On Saturday, Bennett Place was filled with some 400 re-enactors and hundreds of visitors during the first day of the weekend-long remembrance events of the April 26, 1865 surrender of Confederate Gen. Joseph E. Johnston to Union Gen. William Tecumseh Sherman. Visitors were able to witness what the the final negotiations would have been like back 1865 — lack of electricity and all. During the day both the Union and Confederate States of America armies conducted drill demonstrations.
Four North Carolina bands will be competing for a chance to perform at this year’s Tour de Fat. Dark Water Rising of Chapel Hill, Spaceship Days of Durham, Falling Through April of Charlotte, and songwriter Nick Driver of Raleigh will perform at Motorco Music Hall for the first round Thursday, April 30. Two finalists will be chosen from the Motorco event. Representatives of New Belgium Brewing Co., which sponsors Tour de Fat, will pick a winner based on audience applause and participation.
If they could tap to it, no doubt the N.C. Youth Tap Ensemble would have used Sly and the Family Stone’s “We Are Family” in one of their shows over the years. That’s because family figures into both the ensemble’s make-up as well as how members and founder Gene Medler think of it.
With bass player Sean Geist of The MPS Project playing the opening notes to the Miles Davis tune “So What,” the second annual Art of Cool Festival got underway Friday afternoon with a free concert in Durham Central Park.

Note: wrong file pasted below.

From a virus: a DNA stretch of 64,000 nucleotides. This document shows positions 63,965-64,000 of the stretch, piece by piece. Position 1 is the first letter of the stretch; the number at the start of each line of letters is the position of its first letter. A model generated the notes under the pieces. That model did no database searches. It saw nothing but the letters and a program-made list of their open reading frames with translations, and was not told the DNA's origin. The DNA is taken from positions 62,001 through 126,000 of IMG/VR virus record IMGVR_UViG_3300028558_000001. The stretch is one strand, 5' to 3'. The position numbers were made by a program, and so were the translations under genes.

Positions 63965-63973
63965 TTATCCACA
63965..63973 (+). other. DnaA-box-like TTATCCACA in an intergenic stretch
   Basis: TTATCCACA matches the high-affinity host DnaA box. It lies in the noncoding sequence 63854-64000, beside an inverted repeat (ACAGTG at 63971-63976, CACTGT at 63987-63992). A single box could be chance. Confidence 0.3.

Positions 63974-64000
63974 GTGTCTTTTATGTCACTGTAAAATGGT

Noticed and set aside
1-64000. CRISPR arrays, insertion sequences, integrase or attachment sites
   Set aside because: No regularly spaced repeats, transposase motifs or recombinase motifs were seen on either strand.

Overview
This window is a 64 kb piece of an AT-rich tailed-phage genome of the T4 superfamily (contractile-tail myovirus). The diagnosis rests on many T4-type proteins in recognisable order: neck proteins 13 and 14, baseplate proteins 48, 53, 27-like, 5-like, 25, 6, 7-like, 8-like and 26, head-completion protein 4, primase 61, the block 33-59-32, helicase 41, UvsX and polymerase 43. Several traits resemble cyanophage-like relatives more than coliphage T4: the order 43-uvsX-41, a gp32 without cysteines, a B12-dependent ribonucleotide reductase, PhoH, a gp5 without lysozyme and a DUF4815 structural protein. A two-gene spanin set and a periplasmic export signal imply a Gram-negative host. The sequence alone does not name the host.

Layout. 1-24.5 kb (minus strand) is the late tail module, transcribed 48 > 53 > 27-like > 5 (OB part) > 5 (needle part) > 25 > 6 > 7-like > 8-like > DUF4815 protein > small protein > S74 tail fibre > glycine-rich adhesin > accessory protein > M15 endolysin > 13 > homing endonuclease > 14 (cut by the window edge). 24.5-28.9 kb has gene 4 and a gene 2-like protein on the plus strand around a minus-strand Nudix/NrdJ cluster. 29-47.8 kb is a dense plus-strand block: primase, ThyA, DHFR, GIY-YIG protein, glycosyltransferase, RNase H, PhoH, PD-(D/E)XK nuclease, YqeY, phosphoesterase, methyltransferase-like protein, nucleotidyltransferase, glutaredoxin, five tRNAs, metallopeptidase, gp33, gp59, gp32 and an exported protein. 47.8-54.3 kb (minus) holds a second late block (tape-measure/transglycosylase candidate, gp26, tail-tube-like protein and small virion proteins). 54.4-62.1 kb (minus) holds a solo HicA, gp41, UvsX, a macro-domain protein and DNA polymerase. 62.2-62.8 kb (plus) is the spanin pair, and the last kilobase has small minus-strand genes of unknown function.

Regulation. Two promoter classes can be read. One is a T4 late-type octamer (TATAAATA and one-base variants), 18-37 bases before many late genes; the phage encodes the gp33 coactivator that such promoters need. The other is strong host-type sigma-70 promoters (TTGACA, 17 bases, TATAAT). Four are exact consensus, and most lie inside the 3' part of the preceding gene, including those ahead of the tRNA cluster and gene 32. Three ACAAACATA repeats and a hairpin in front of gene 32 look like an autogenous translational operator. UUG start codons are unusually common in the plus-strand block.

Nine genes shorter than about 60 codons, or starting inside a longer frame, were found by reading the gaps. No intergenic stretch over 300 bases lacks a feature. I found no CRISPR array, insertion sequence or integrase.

Fans of the Beatles who saw the Broadway tour of “RAIN: A Tribute to the Beatles” at the Durham Performing Arts Center in 2012 will see a revamped show if they go see it again April 29 and 30.
Jazz pianist Kris Bowers, classically trained and ’90s hip hop-influenced, performs Friday, April 24 during the Art of Cool Festival.
One of the goals of the Art of Cool Festival, and the Art of Cool organization that produces the festival, is to expose more listeners to jazz and related styles. Snarky Puppy, a 13-piece ensemble that will perform Saturday during the festival’s second year, is arguably a prototype for the festival, and an example of how a younger generation is shaping jazz.
The Friends of the Durham Library Spring Book Sale begins Friday, April 24 with an evening preview sale for Friends members only from 4 to 7 p.m. Prices start at 50 cents for paperbacks and $1 for hardcover books. Everyone is encouraged to join the Friends — annual memberships may be purchased at the door.
Durham native Dewey “Pigmeat” Markham is best known for his judge character, which reached a wide audience in the late 1960s when Markham performed his “Here Comes the Judge” sketch on the then popular “Laugh-In” comedy show.
Precious Boyd, 14, of Roxboro, is preparing to compete in July at the amateur night at The Apollo Theater in Harlem. She got the opportunity after competing in last year’s Amateur Night at the Hayti and making her way to the finals.
Durham will “go green” on Sunday, April 19 for the annual Earth Day Festival at Rock Quarry Park. The festival is sponsored by Durham Parks and Recreation and Keep Durham Beautiful.
Saturday, music fans will be awash in a sea of vinyl when artists from Ryan Adams to Cassandra Wilson will release limited or special-edition albums for Record Store Day.
Grammy Award-winning singer, songwriter and guitarist Jeff Tweedy, best known as the leader of the Chicago band Wilco, will present and discuss the film “American Movie” (1999) May 23 at 7 p.m. as part of the Modern School of Film’s “Film: Acoustic” series at the Carolina Theatre.
150 years ago Friday, April 17 Union Gen. William T. Sherman and Confederate Gen. Joseph E. Johnston met for the first of what would become three sessions at Bennett Place to discuss Johnston’s surrender of his army of the Carolinas, Georgia and Florida. The surrender he and Sherman negotiated became the largest of the Civil War.
Heavy rain pelted the Memorial Hall dome Tuesday night while inside, the Martha Graham Dance Company took the audience by storm.